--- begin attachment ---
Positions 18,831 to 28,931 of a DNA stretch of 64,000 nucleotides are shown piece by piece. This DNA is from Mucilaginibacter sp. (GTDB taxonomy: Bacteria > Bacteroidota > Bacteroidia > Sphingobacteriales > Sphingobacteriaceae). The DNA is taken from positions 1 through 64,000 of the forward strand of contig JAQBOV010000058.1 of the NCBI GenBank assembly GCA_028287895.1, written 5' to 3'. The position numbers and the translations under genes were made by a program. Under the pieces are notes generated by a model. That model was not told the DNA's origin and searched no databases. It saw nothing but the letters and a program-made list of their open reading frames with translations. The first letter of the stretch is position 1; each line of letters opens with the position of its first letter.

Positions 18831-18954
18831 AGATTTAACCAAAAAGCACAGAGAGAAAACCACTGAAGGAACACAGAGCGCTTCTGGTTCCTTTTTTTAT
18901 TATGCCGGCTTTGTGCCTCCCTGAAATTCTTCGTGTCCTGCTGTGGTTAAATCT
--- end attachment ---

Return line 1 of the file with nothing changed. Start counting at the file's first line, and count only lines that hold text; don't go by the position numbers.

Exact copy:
Positions 18,831 to 28,931 of a DNA stretch of 64,000 nucleotides are shown piece by piece. This DNA is from Mucilaginibacter sp. (GTDB taxonomy: Bacteria > Bacteroidota > Bacteroidia > Sphingobacteriales > Sphingobacteriaceae). The DNA is taken from positions 1 through 64,000 of the forward strand of contig JAQBOV010000058.1 of the NCBI GenBank assembly GCA_028287895.1, written 5' to 3'. The position numbers and the translations under genes were made by a program. Under the pieces are notes generated by a model. That model was not told the DNA's origin and searched no databases. It saw nothing but the letters and a program-made list of their open reading frames with translations. The first letter of the stretch is position 1; each line of letters opens with the position of its first letter.